Partner With People You Trust

Partner With People You trust

Adam Balinski

Devin Miller

The Inventive Journey

Podcast for Entrepreneurs

11/28/2020

Partner With People You Trust

Find people that you really trust and partner with them. It's crazy what you can do with other people compared to what you can do alone. It does not matter how smart you are, or think you are. I was so reluctant in the beginning to get on board with an investor and to partner but taking his money and also having him as a permanent consultant to the company and getting his whole life's worth of expertise has just been invaluable.

 


The Inventive Journey

Starting and growing a business is a journey. On The Inventive Journey, your host, Devin Miller walks with startups along their different journeys startups take to success (or failure). You also get to hear from featured guests, such as venture firms and angel investors, that provide insight on the paths to a successful inventive journey.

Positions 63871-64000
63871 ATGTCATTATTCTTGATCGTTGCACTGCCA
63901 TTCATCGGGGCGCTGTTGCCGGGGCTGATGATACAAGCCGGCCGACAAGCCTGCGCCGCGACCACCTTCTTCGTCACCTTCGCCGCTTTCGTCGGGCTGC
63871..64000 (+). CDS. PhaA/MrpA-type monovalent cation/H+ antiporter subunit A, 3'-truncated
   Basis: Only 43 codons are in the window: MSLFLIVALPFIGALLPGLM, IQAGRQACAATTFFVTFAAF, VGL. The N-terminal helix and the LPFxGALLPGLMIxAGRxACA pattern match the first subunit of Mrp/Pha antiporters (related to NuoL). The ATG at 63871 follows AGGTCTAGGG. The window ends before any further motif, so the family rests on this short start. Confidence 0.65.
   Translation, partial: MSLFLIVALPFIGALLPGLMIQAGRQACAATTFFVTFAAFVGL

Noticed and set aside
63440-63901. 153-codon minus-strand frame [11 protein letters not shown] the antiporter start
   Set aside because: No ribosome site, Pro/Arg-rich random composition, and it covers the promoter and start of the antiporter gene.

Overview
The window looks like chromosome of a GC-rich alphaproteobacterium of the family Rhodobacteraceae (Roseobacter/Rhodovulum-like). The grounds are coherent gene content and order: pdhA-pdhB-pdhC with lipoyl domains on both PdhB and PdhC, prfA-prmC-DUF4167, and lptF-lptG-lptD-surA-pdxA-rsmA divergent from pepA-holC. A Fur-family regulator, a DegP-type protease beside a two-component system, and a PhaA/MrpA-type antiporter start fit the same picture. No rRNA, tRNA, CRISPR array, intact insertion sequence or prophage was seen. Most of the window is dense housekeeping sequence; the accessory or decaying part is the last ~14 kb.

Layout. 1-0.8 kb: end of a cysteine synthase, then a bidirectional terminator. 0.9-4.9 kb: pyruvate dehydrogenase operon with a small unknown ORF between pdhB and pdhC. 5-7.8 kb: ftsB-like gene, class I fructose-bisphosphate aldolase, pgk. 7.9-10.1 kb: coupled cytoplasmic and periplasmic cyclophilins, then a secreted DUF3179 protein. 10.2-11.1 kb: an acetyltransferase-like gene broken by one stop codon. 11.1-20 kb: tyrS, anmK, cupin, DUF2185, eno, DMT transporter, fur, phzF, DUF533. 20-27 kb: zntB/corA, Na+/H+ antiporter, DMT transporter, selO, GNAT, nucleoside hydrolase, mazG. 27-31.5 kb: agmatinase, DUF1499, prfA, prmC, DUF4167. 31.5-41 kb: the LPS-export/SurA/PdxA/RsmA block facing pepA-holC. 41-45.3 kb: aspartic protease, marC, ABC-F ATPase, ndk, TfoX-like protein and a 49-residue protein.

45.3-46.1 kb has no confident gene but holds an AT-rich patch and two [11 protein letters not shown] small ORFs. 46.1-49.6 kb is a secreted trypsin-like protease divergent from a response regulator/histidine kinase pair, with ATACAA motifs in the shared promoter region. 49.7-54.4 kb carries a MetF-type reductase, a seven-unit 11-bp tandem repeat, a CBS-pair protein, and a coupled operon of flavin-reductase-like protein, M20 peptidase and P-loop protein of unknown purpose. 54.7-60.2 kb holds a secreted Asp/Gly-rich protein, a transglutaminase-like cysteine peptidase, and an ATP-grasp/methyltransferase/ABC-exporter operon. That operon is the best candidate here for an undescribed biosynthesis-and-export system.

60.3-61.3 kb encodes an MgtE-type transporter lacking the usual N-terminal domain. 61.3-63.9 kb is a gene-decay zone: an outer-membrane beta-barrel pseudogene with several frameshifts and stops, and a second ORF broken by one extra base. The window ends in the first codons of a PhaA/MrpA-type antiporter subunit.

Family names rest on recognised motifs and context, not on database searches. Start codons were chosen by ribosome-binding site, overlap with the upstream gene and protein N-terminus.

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i find people that you really trust and partner with them they're i mean it's crazy what you can do with other people compared to what you can do alone it doesn't matter how smart you are or think you are right and i was so reluctant in the beginning to to get on board with an investor and to partner but taking his money and also having him as a permanent consultant to the company and getting his whole life's worth of expertise has [Music] hey everyone this is devin miller here with another episode of the inventive journey i'm your host devin miller the serial entrepreneur that has started several startups and grown them into seven and eight figure businesses as well as the ceo and founder of miller ip law where we help startups and small businesses with their patents and trademarks and today we have another great guest on the podcast adam blonsky and adam is sorry it's balinsky i'm not offended but oh you're not the first one or the last one that i will uh massacre their names so no or no offense intended um but adam if you were to give a quick intro so adam graduated from law school and uh during law school um prior to graduating had a unconventional way of doing some studying and after graduating spent some time as an attorney and uh on the side started to build up a system or a product to use uh what he learned in law school how to do the unconventional studying after a period of time decided to now hit it full time and go after with more of a vengeance and he'll share a little bit a little bit more about that so with that is an introduction welcome to the podcast adam hey devon thank you so much for having me it's great to be here with you so tell us a little about a little bit about maybe your journey and you started in law school and how we got started for you and how you ended up to where you at today thanks yeah well so like most law students i had a lot on my plate um you know everybody's juggling so much life is so busy and most people going to law school they're young adults and there's a lot you know pressures and demands on young adults whether you're dating or if you're newly married like i was or you have kids like i had you know there's just a lot to keep track of and you want to do well in school you want to do well in life you don't want to hold the grip too tight on anything but it's it's really busy and so out of necessity i started creating audio outlines for myself audio flash cards if you will in a sense um to drill key concepts from class so i wasn't always you know in my books or staring at a computer but i could go to the gym you know i could listen while i was driving places i could go on hikes i could take my kids to the park i could build a bunk bed for my kids and listen to some audio so is hack a job slap together audio of myself recorded for myself and i found it to be super effective i don't have an amazing memory just naturally i have a pretty good memory though but the audio was was super beneficial and even though you know i made it for myself some of my friends wanted it and i shared it with them and they liked it and so that was some positive feedback and good to see so you you go to law school you say okay that you know the conventional making kind of almost uh whether it's outlines or flip charts or you know flip cards or whatnot saying hey that's not how i i don't like to sit just don't want to go through all those i'd like to be up be a bit more active and do all that so you decide to go through law school doing your own thing now you graduate and i if i remember if we talked right you did go and work as what would be a you know quote-unquote typical attorney so how did that transition and then you know what or what took place and i guess what type of law did you go into so i was a semi-typical attorney i guess um because i went and practiced law you know got my law license took the bar all that but even though i had an offer to go work with a firm full-time and i had intern with a bunch of firms and in-house in a variety of places where i really i really enjoyed all those experiences and i got a lot from all of them i ended up just hanging up my own shingle um as audacious and crazy as that is you know i just decided to do my own practice i i hedged my bets a little bit in that i was doing contract work for the few of the firms that i'd established relationships with and so you know i had some pretty reliable income through them though i wasn't getting you know the same kind of attorney hourly rates but it was a it was a good balance and then i started taking some of my own clients too and i was able to you know do that while i was starting crescendo and the way it worked out to just squeak by financially in our family you know i'd work 10 15 sometimes 20 hours a week doing law practice and then i'd use the other time to start working on a beta product for crescendo and um yeah i thought it was really getting the type of law i was practicing really helped with crescendo because it was generally business law you know creating operating agreements filing for people's trademarks writing privacy policies writing contracts independent contractor agreements writing um you know just the variety of things that you need for for companies and small companies and so i'd write something for for clients and then i turn around and go hey we actually we could we could use the terms of use for crescendo you know let's massage that a little bit and uh boom you know we got one and so it was just really kind of harmonious thing where you know uh and it went both ways too because a lot of the clients i had you know their small businesses and a small business person myself an entrepreneur i feel like i could understand them their business needs their concerns a little bit better so it was this very symbiotic thing so you and you did that so first question i'm going to back up just a little bit in your story so what made you decide to go private practice as a po you know do solo practice do your own thing as opposed to go work for a firm was it hey i graduated at the wrong time and nobody was hiring which is when i would went into law school you know the people a couple of years ahead of me they came out 2009 2010 and the law or law industry was getting hit hard with the depression there and so they didn't have a lot of jobs and some of them hung up their own shingles other times it's hey i just really want to do my own thing i want to have my own direction so kind of before you know before diving into all the crescendo or crescendo how did you decide to do your own private practice you know i was on the fence for all of law school about what i wanted to do with my law degree i felt very strongly about going to law school but i didn't have a clear vision of like this is therefore what you know why am i doing this and um and so i explored the the firm path and had some opportunities that way but i just didn't feel right and some clerkship opportunities too judging just interviewing and things looking promising there but it ultimately when i feel right and i'd withdraw my application and i had all throughout law school kept the door open to private practice by going to solo practice seminars and things that they they host those pretty regularly at byu and so i took i went to those those weren't classes didn't get credit but they were just these great kind of weekend things where you'd have um solo attorneys come in and share tips of the trade and documents and all sorts of great stuff so i did that all throughout law school every time it came around i would go to those and found them super helpful and you know the freedom the autonomy always appealed to me and kind of been just a weirdo career-wise haven't been able to fit in any of the traditional boxes you know just kind of an eclectic jack of all trades interested in everything loves everything you know to a fault where you know i love that i love that i love that so it's hard to zone in on just one thing so to have the flexibility of doing some law practice which i love but only doing it like 10 to you know 20 hours a week and to have some income through that and then be able to explore some other options you know it wasn't just crescendo that i started i actually started another thing that didn't go anywhere because i didn't put enough energy into it and maybe there's possibility for it in the future but um i used to be a corporate trainer and so i started this company called utah law trainers and my thinking was i could go to various companies and teach hr compliance related things and i'd done some of that interning um did some training in at pluralsight for example created a training video there for you know their ip stuff and it was it was super enjoyable and so i and and i remember pluralsight invited an attorney that they paid tons of money to come and train their their staff on certain things and i thought wow that would be super fun and so what if i made a company just to go around and train and that would just be a blast and um i was doing that a little bit on the side as i was starting crescendo and then crescendo just started dominating my time and and growing and going well and so i just uh slowly shifted more and more into crescendo and now that's all i do so you're if and if i were to almost summarize it's kind of you're saying hey i was you know had opportunities did a few other things some of them didn't work out as well but you kind of always kept your private you know your own practice or your private practice kept that going as a way to pay the bills pay the mortgage keep the lights on those type of things while exploring other things and almost doing the law practice to support the the side hustles and then how did you kind of get to the point as you're doing crescendo along with your private practice to figure out when do i make the leap or when do i jump over from doing the law practice to focusing on crescendo was it a hey the bottom fell out and the law practice went away and i didn't have any other choice or was it hey i'm just we were having so much success with crescendo i just couldn't you know put it or do it as a side hustle combination of both or kind of how did that go for you uh so it was actually really weird in how it played out because you know i'm doing the law practice thing i'm starting crescendo and we just released like one beta subject there's the professional responsibility or ethics portion of your your licensure as an attorney and so we just you know i just worked on that content and pushed that out to just see and i think we had like 30 people use it the first time in august of 2017 and that was just through me spamming people that i knew were going to law school and just like at least try my stuff and you know one in three or one in four of those actually tried it a little bit and then gave me some feedback and some of the feedback was really positive that the most positive feedback we got was from this really generous fellow that i had never met prior to that but i made a point of meeting him after because i mean what he did was so impactful for me and my company but um he had been putting off studying for the mpre he'd planned on studying for it for like a couple weeks you know it's not a super crazy exam but you do need to put in some time for it and you just put it off put it off put it off and then like a day or two before he's like okay i'm just gonna try this thing because i'm probably gonna fail anyway so what do i have to lose and so he just listened to crescendo like straight for a day and a half you know even when he's like laying in bed napping or relaxing and then he ended up passing really comfortably and he even before he passed he put a post out on linkedin just blogging about his experience and how excited he was about this new product and this new possibility and this new way to approach studying and um and then when he got his results back and he found out he had passed a little while later he did a follow-up post anyway so those posts created um some credibility and and interest in the company and then there was a uh the daily herald and utah just a small local paper you know did a little spot on us even though we had like zero revenue at that point so it's pretty remarkable that they you know covered us but one of the clients and this is where the weird part comes in so that's not particularly surprising or weird i guess but um the weird thing is the client my primary client had his hand in a bunch of different companies and so i was working with him on a bunch of different legal documents and just doing any projects that that he had and when we'd have our client meetings they would inevitably turn to hey like i've heard about crescendo i think it's super interesting and cool you're doing like what can i do to get into that how can i become a part of that you know do you want some money and and i would say oh no no i just i was thinking i can just do this on my own it's no big deal i don't make money you know and i kind of like my freedom and having all the control of the company and and uh but yeah every every time we met it would come up and he'd push a little bit harder and say i think it's really cool like basically name your price i want some of crescendo and um and eventually i started opening my mind to that idea and and then i got a random linkedin message from someone i'd never met before um who had also gone to the same law school as me just a few years prior and was pretty entrepreneurial and successful and had some money in an investment firm and so he was looking to invest as well and so you know we went to a jazz game and we went golfing i really like him we're still friends but i ultimately ended up just going with with the client that i had had at the time um i'd known him a little bit longer just a longer friendship he actually was and this is another wrinkle to all of it and you know that that guy was one of my mentors when i was growing up as a teenager so in church in my youth program he was one of the leaders that i looked up to and so it's super crazy because our life you know took us in all these different directions and then they ended up intersecting again where i'm doing legal work for him and then the next thing i know he's my investor and anyway so it's just kind of a weird unconventional thing we didn't seek any traditional funding you know we didn't pitch it well i did do um one time i went to do like a shark tank pitch thing in boston and and that was kind of fun but it didn't end up going anywhere but aside from that it's just been you know just this outreach from these these two people and and taking their money and and so once we got that money and this gets back to answering your questions sorry it's a roundabout way to get there but um you know we had some money and uh and so i just kind of scaled back almost to no legal practice there were still some projects i was finishing up but with the money i paid myself a very very very modest salary if you will from crescendo and then um spent the rest on just getting everything created and hiring people and and uh one of the best decisions that i've made you know was was doing that taking that money so you took them you know you you have all that build you took the money you have the ability now to do it as a full-time thing you are able to chase it pursue it and you know and you have some people that are supporting you along the way and almost you know kind of mentoring you now when you made that full-time leap and you're you're doing that now full-time and you leave the law practice so to speak you know was it all success did it go just as as planned and you know everything is on an upward trajectory did you hit bumps along the way or how did it when you jumped all in how did that go for you oh man so uh mostly well i mean we're still alive we're three years in and um to date this year we're profitable and all our big expenses for the year are paid and you know i'm paid and i'm paid more comfortably than i was before so like where we are now i'm really excited about and our growth trajectory is great and the feedback we're getting from students is great rose working to improve it um you know at the forefront of my mind is always all the things i want to do to make it better and better and better and better um but it's been really encouraging but there have been some major speed bumps along the way uh multiple times where i thought you know maybe my company is dead you know or at least on life support and i don't know what's going to happen most of those were due to my own just idiocracy um i i deleted our entire website and at one point and we didn't have a a complete backup of the website yeah yeah and at the time thankfully we only had like a a few hundred users maybe 200 users um and it was so bad it was it was an accident um it was something we were doing with amazon web services and and i had created something to try to solve one problem and then i realized it wasn't the right solution so i deleted that something and i didn't really realize how like entangled it had become with with our website and it ended up as a ripple effect deleting the website and there was no way to recover it and so to have to like rebuild it in 24 hours was super duper stressful and so i i'm yeah i don't know how we survived that but we did and it was a miracle there are other times too um we we were hacked right when covid kind of started and the big earthquake in utah happened we got hacked it was like this perfect storm of everything terrible and um we were able to resolve that thankfully very quickly but that was probably the the worst week of my business life ever and so stressful and we were worried about fallout you know we wanted to be transparent and we wanted to be for forthright with all our users and we wanted to also protect everything and through some help of of others and um just working really hard all day and all night basically to resolve that thing we we squeaked by without it devastating our users were really forgiving and understanding you know we thought we'd get a flood of refund requests or something you know as a result or hate mail but we actually when we look back at kind of that month and how it went overall it was positive which makes no sense like we got some sales out of it people that forgotten about us like oh okay yeah and then also we got some really nice messages from people like we really liked how you handled this totally thinks that it happened but this was really cool and think you're a cool company and that was really rewarding because i think a lot of times people think you know the ones that win in life are the ones that are kind of cutting corners but integrity and honesty and transparency go a long way i think more so now than ever you know people are so distrusting of everything everywhere and if you can win their trust a little bit and you basically win them as a friend and if there's bumps along the way who cares they trust you and so we've been really grateful to have a very trusting base so now no and i think that's an interesting story and you know it's a little bit a man after my own heart in the sense that you know you go into the law industry you have the entrepreneurial bug and you figure out a way to do a side hustle along the way and then you make it you know a full-time thing so now as we're wrapping up and never have enough time to talk with everything but as we're wrapping up the podcast let's maybe jump to the two questions i was always asking the end and you may have already started to answer the one but you know along your journey what was the worst business decision you ever made and what did you learn from it so i'd say the worst business decision would have to be just being afraid fearing and i know that it doesn't sound like a decision usually we think of like a decision as just like a finite thing that we did you know but i think fear is a choice you know when we wake up every day and we choose to live by it or not and fear really holds us back you know we get afraid is it going to work out you know i'm taking some risks here i need to support my family you know my wife isn't working i've got three kids four kids now and um and yeah so there's a lot of fear that can hold you back and you move forward you're going to make mistakes there will be setbacks and maybe at the end everything will crash and burn you know who knows but don't be afraid of that if it does happen you're going to learn some really amazing things along the way and you're going to be you know growing through that experience and and so just having just more more faith that you know things can work out and you don't have to have the most resources in the world to be able to compete with the really big companies and i think a lot of us attorneys in particular fresh out of law school have something called imposter syndrome you know we just feel like uh like i'm just kind of sliding by under the radar but i i'm not really qualified to to do this like in my mouth am i gonna malpractice am i gonna do a good enough job i don't i don't know we just for whatever reason we come out of law school typically very shaken in our confidence and to just believe like no you got this you work hard do try best you're your best and you be honest you know if you made it through law school and you passed the bar you know you've got a good head on your shoulder so other people they may have more experience but you can make that up and hustle and in grit and so that would be my my one thing is just overcoming fear that choice no i think that may that makes complete sense so now we're going to jump to the second question i always ask which is now if you're talking and it kind of details on what you did but if you're talking to someone that's just getting into startups or small businesses what would be the one piece of advice you'd give them i would say find people that you really trust and partner with them they're i mean it's crazy what you can do with other people compared to what you can do alone it doesn't matter how smart you are or think you are right and i was so reluctant in the beginning to to get on board with an investor and to partner but taking his money and also having him as a permanent consultant to the company and getting his whole life's worth of expertise has just been invaluable um you know we went it took me months and months to create our first beta course and then you know we had grown over 13 times in our content in in just a few short months after we got some money and um and yeah i got rid of some equity in the company but the value of the company grew so much and more important than that to me is is just you know my relationships with people and how those have grown and so trusting other people involving other people um not being too too controlling and this is something i continually have to work on because i can micromanage if i'm not careful and um and so to just kind of say you know if somebody's going to do a little bit different than me that's okay and it doesn't have to be perfect in my eyes to still be good and valuable to give people some flexibility to grow and learn and contribute but the real key thing is that they've gotta be trustworthy you gotta trust them they've gotta trust you you've got to kind of have that friendship but if you've got that i mean you can do incredible things together all right well i like both the the mistake you learned and also the advice you give was as people are wanting to reach out to you whether it's they want to use gerscendo they want to learn more about you they want to be an investor they want to be an employee they want to be your friend any or all of the above what's the best way to connect up with you i'd say if you if you've never interacted with me before you know just linkedin's a good one since it kind of throws everything in that networking bucket and um but if we've crossed paths to some voice point in life i mean you can email me or anything like that don't don't be afraid even if we just saw each other once so all right sounds good well i certainly encourage people to both uh or check out crescendo if you're a law student um as well as anybody else that wants to get involved and engaged with you so with that appreciate you coming on the show and uh now for all of you that are um or listeners of the show if you have your own journey to tell and you want to be a guest on the show feel free to go to inventivejourneyguest.com plan to be on the show we'd love to hear your journey if you're a listener make sure to click subscribe so that you can get notifications as all as all the new awesome episodes come out and lastly if you ever need helps with uh patents and trademarks feel free to reach out to us at miller i p law we are always here to help thank you again adam it's been fun it's been a pleasure and wish you the next leg of your journey even better than the last thanks devin thanks for having me you English (auto-generated) All Related From Miller IP Law Recently uploaded